[artinfo] Code of Best Practices in Fair Use for the Visual Arts

Art&Education edu-news at mailer.e-flux.com
Tue Feb 10 08:25:39 CET 2015

Code of Best Practices in Fair Use
for the Visual Arts

The College Art Association (CAA) has published the 
<http://www.collegeart.org/fair-use>Code of Best Practices in Fair 
Use for the Visual Arts, a set of principles addressing best 
practices in the fair use of copyrighted materials based on a 
consensus of opinion developed through discussions with visual-arts 
professionals. It will be a vital resource for all those working in 
the field, including artists, art historians, museum professionals, 
and editors. Initiated by CAA in 2012, the multi-year effort has been 
led by Peter Jaszi and Patricia Aufderheide, professors of law and 
communication studies respectively at American University and the 
leading experts on the development of codes for communities that make 
use of copyrighted materials in their professional practices.

The Code addresses many common situations in the visual arts by 
describing the relevance of fair use in five broad areas of the 
visual arts field:
- Analytic writing: When may scholars and other writers about art 
invoke fair use to quote, excerpt, or reproduce copyrighted works?
- Teaching about art: When may teachers invoke fair use in using 
copyrighted works to support formal instruction in a range of 
settings, including online and distance teaching?
- Making art: Under what circumstances may artists invoke fair use to 
incorporate copyrighted material into new artworks in any medium?
- Museum uses: When may museums and their staffs invoke fair use in 
using copyrighted works-including images and text as well as 
time-based and born-digital material-when organizing exhibitions, 
developing educational materials (within the museum and online), 
publishing catalogues, and other related activities?
- Online access to archival and special collections: When may such 
institutions and their staffs invoke fair use to create digital 
preservation copies and/or enable digital access to copyrighted 
materials in their collections? 

In January 2014, CAA published 
Permissions, and Fair Use among Visual Artists and the Academic and 
Museum Visual Arts Communities: An Issues Report, a summary of 100 
interviews with art historians, artists, museum curators, editors, 
and publishers describing issues related to the use of third-party 
images in creative and scholarly work. The Issues Report, which 
revealed significant challenges in creating and disseminating new 
work due to actual and perceived limitations of copyright, was the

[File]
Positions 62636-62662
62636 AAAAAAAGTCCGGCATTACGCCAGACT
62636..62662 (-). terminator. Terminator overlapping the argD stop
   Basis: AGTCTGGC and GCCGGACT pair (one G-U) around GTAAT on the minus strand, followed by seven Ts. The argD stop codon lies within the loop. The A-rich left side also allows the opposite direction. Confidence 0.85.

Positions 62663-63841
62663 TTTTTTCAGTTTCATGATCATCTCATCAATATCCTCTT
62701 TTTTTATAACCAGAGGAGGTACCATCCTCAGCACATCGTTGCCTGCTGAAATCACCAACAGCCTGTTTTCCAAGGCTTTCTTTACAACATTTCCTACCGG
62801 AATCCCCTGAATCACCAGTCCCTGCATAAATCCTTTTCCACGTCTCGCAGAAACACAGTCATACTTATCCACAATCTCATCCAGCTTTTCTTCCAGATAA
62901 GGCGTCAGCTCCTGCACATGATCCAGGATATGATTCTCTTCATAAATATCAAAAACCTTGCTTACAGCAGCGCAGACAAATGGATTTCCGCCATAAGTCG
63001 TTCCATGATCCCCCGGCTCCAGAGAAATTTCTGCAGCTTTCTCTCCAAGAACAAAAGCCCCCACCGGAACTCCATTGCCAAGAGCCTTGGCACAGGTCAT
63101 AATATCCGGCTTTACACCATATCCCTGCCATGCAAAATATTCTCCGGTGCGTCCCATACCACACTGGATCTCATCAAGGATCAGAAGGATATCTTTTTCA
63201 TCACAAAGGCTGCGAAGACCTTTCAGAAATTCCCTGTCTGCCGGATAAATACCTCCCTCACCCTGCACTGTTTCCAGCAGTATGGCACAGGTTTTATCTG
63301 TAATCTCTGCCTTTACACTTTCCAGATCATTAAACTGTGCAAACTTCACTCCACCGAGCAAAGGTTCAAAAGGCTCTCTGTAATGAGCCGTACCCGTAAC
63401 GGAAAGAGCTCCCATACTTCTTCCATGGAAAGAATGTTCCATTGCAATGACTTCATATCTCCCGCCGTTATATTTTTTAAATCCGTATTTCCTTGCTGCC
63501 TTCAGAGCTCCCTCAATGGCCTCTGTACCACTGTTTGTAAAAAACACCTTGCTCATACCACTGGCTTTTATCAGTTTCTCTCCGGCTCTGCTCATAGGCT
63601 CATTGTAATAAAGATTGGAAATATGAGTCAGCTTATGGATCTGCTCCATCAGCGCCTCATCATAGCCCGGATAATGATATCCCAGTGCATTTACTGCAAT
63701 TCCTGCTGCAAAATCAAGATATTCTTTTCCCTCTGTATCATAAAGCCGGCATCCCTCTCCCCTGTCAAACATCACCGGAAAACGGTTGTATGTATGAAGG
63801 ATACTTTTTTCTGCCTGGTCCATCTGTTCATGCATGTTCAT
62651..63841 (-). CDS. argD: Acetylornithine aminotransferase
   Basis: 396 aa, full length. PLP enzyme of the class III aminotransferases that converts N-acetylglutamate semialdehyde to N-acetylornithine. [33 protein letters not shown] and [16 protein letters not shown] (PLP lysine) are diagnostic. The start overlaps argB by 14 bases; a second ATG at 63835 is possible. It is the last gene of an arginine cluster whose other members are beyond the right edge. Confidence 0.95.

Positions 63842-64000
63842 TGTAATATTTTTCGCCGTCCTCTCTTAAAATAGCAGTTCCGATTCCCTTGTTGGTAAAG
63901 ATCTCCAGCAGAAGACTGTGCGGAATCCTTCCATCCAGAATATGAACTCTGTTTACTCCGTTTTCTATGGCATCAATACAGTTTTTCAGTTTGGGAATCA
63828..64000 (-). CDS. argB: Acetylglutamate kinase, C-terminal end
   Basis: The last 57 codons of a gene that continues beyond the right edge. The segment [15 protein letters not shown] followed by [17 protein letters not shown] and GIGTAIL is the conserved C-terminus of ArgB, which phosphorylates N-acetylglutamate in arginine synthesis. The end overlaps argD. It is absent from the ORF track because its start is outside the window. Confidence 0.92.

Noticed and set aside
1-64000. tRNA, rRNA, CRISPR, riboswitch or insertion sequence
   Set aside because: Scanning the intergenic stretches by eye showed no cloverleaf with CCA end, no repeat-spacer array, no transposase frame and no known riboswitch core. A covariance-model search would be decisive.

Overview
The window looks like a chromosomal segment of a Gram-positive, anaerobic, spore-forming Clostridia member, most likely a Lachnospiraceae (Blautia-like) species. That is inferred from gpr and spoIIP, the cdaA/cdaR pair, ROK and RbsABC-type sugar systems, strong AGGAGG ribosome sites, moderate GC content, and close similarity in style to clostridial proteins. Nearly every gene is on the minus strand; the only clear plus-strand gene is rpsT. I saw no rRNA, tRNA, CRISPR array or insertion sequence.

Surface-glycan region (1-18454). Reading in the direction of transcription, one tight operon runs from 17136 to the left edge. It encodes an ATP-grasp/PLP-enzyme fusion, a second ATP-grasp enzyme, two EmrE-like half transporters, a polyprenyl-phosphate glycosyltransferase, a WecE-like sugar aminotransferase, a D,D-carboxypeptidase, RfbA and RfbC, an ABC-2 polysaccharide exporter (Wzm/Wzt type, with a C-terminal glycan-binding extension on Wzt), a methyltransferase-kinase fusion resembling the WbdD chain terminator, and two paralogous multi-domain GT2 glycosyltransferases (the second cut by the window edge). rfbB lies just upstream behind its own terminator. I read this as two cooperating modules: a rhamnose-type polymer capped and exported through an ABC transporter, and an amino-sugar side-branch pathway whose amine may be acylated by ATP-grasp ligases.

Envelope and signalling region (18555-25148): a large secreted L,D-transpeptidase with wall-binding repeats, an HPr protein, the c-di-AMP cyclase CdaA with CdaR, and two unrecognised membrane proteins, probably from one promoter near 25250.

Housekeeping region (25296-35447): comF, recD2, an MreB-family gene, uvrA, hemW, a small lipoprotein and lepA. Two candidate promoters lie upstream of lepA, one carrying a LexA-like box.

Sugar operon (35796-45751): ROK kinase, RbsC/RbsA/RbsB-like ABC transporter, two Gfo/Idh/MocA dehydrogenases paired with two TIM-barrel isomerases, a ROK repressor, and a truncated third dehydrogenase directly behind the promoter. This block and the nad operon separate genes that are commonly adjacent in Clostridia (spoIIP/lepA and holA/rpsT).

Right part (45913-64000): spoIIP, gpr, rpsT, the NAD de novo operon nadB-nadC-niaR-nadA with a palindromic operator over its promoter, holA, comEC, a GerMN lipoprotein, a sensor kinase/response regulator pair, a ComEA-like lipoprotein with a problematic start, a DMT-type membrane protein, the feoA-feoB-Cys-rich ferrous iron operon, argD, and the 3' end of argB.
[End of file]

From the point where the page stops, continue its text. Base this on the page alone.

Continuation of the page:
subject of ten discussion groups held last summer throughout the 
country with visual arts professionals who deal with fair use and 
copyright issues on a daily basis. The Code is a result of this 
extensive research.

Co-author Patricia Aufderheide, university professor in the School of 
Communication at American University and Director of the Center for 
Media and Social Impact, said, "Codes of Best Practices have proven 
enormously successful in enabling members of other creative 
communities to do their work well and effectively. They allow 
individuals to make judgments knowing where they fall in relation to 
the thinking of their peers, and that lowers risk. Further, codes 
give museums, broadcasters, insurers, publishers, educational 
institutions, and their lawyers a new and valuable tool to use in 
making better, more reasonable assessments of risk."

During CAA's <http://conference.collegeart.org/>103rd Annual 
Conference in New York (February 11-14, 2015), the principal 
investigators of this project and authors of the Code, Patricia 
Aufderheide and Peter Jaszi, will speak publicly with Judy Metro, 
Editor-in-Chief at the National Gallery of Art and chair of CAA's 
Committee on Intellectual Property; Jeffrey Cunard, co-chair of CAA's 
Task Force on Fair Use; and Christine Sundt, former editor of Visual 
Resources: An International Journal of Documentation and former CAA 
board member. The session will take place on Friday, February 13, 
from 12:30 to 2pm at the New York Hilton Midtown and is free and open 
to the public. 

CAA's Code of Best Practices in Fair Use for the Visual Arts is 
funded by the Andrew W. Mellon Foundation with additional support 
provided by the Samuel H. Kress Foundation.


About CAA
The College Art Association is dedicated to providing professional 
services and resources for artists, art historians, and students in 
the visual arts. CAA serves as an advocate and a resource for 
individuals and institutions nationally and internationally by 
offering forums to discuss the latest developments in the visual arts 
and art history through its annual conference, publications, 
exhibitions, website, and other programs, services, and events. CAA 
focuses on a wide range of advocacy issues, including education in 
the arts, freedom of expression, intellectual-property rights, 
cultural heritage and preservation, workforce topics in universities 
and museums, and access to networked information technologies. 
Representing its members' professional needs since 1911, CAA is 
committed to the highest professional and ethical standards of 
scholarship, creativity, criticism, and teaching. Learn more about 
CAA <http://www.collegeart.org>here.

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